Automated bricklaying robot on site, productivity boost

Dutch startup Monumental recently emerged from stealth mode and is attracting attention for its robotic bricklaying system. What features capture people’s interest the most, and why should you consider implementing robots into the workflow?

A Thoughtful, Safe Approach

Other bricklaying robots arrived before Monumental’s technology. However, the founders capitalised on those earlier options by improving their concepts when possible. The first way that becomes evident is through its approach, which uses several robots for different purposes. Earlier solutions sometimes involved all-in-one machines that were much larger and sometimes too massive for particular projects.

The brand’s system relies on three robots. The first one picks up bricks and brings them to another machine that will lay them correctly. Another takes a similar approach when giving the mortar to the last machine in the trio. The bricklaying robot has a pair of tower cranes, allowing it to install the blocks at the ground level, up to the top part of a building’s lowest floor.

When it is time to move to the higher storeys, the third robot moves into a scissor lift to reach them. All the brick-placement and mortar applications happen autonomously. The robotic system works alongside humans, who handle steps such as smoothing the mortar or installing the wall ties to anchor the bricks.

Construction work requires keeping people safe with thorough risk assessments, safety plans and reduction measures. These robots could promote safety by eliminating or reducing steps that cause fatigue and potential injuries.

The advanced machines also use artificial intelligence and can scale to meet needs associated with larger projects. City planners must identify creative and effective coping strategies as many areas struggle with housing shortages. Robots could contribute to such progress.

Productivity Potential

The construction industry accounts for approximately 13% of the world’s gross domestic product. However, estimates also suggest better productivity could unlock more than $1.5 trillion in overall value.

The coverage of competing robots often emphasises how much quicker those machines are than humans. For example, one option worked up to 20 times faster than people when laying a home’s brick framework. That alternative has a telescoping boom arm to reach a structure’s upper storeys.

However, Monumental’s system works about as efficiently as people do. Construction site managers could boost productivity by deploying more than one at each location to increase the overall output. That could be a feasible way to deal with bricklayer shortages.

The technology needs only one person to oversee the machines as they work. The associated service charges for that human oversight cost about the same as a human bricklayer. However, robots do not get tired or distracted. Those characteristics could make them give more consistent results than people.

Additionally, bricklayer shortages mean leaders often must spend more and risk their projects going outside stated timelines. They could prevent those outcomes by investing in robots that are always ready to work. Although this approach does not remove the need to hire humans, projects can continue progressing with fewer people per site.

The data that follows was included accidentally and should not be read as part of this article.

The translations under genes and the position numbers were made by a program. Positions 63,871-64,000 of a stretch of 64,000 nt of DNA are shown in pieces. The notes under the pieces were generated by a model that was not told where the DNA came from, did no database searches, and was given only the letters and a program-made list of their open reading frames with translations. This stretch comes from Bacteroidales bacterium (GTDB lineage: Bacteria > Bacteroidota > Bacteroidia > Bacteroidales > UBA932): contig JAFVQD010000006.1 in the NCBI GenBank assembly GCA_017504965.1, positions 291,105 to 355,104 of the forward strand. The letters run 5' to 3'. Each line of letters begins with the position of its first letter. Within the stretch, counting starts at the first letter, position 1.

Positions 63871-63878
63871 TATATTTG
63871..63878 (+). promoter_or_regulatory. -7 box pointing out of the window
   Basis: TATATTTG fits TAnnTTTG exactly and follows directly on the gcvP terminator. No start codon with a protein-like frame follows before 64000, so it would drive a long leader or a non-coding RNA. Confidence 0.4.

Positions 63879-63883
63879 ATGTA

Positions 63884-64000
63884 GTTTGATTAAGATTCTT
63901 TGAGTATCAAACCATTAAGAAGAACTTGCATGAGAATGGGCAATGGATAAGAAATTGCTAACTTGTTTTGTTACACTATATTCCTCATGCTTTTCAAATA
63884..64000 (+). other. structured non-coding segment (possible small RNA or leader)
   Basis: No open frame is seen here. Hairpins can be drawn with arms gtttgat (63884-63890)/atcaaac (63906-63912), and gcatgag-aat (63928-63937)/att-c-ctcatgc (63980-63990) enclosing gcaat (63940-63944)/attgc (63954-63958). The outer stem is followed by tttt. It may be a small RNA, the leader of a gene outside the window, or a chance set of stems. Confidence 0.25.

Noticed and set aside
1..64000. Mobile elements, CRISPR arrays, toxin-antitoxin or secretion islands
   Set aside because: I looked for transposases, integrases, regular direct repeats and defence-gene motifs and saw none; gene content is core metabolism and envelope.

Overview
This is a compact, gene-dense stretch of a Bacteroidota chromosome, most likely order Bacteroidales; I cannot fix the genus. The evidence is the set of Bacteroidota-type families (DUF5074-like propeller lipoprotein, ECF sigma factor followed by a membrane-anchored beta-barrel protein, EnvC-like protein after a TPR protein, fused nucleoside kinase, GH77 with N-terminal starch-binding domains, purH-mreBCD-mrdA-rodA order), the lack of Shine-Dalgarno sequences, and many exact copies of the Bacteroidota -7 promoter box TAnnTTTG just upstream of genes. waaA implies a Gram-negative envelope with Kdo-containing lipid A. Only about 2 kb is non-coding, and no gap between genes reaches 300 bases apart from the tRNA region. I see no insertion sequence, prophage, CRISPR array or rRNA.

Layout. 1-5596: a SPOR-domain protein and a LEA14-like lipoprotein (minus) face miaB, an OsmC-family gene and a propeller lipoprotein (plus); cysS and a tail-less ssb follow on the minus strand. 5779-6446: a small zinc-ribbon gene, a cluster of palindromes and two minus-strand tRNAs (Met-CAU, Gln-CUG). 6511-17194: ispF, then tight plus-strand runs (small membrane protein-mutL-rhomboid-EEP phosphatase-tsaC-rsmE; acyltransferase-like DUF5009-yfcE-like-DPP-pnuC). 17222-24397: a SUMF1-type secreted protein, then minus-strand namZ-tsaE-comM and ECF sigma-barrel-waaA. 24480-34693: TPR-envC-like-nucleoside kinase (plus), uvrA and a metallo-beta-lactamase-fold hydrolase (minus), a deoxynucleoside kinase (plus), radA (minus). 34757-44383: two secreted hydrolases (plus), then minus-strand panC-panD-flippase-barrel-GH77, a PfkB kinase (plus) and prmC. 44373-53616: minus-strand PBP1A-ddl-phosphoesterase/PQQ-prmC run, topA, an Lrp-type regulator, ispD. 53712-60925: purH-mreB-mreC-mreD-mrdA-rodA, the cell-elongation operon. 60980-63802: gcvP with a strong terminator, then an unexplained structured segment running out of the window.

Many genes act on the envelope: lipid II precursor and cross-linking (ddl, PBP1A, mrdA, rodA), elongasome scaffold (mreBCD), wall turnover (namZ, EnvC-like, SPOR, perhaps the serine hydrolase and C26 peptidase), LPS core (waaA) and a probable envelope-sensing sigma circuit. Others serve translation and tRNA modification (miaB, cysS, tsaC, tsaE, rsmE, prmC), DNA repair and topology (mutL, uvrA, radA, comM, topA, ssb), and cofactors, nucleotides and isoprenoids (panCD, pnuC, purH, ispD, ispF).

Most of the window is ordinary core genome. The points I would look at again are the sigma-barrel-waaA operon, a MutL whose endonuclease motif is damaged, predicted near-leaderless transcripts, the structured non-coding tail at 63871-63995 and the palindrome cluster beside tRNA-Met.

The service costs associated with Monumental’s system include hiring a construction robot operator. Recent postings for this position on the business’s site suggest applicants do not need engineering degrees or prior construction site experience. Still, an analytical, problem-solving approach will go far in these roles.

That is a strong example of the changing construction sector and how the future likely will not require so much manual labour. Staying abreast of these developments will help decision-makers thrive while experiencing them.


Construction site leaders and other decision-makers will be more likely to invest in new technology if it fits easily into their budgets. Monumental’s executives stayed conscious of that reality by offering solutions at one-tenth the cost of competing products. However, the enterprise charges customers by the number of bricks laid, replicating a popular European model.

Since Monumental charges a per-brick rate, it is easier for site leaders to calculate the overall costs and compare them to their current processes. The expenses should also be more stable because they do not have to work with multiple bricklayers who may charge various rates.

Another perk that makes Monumental’s robots particularly appealing to modern construction leaders is they can lay the bricks in numerous patterns. That versatility makes it easier to justify embracing automation.

Many people do not like the cookie-cutter appearance common to some bricklaying robots that can handle one or two arranging styles. Monumental’s team overcame that challenge by making their robots able to handle a wider range of current and potential needs.

The accessibility aspect also applies to the smaller footprint offered by the brand’s technology. The system’s more compact dimensions allow it to fit through some doorways.

A Robotic System Worth Considering

These are some of the features that have helped Momentum gain traction in Europe and gain notice elsewhere. The company’s technology has come at an ideal time, as many site leaders grapple with increasing workloads while labour shortages persist. Using robots to supplement humans’ tasks could keep projects on schedule and under budget, making it easier for firms to secure more work and stay profitable.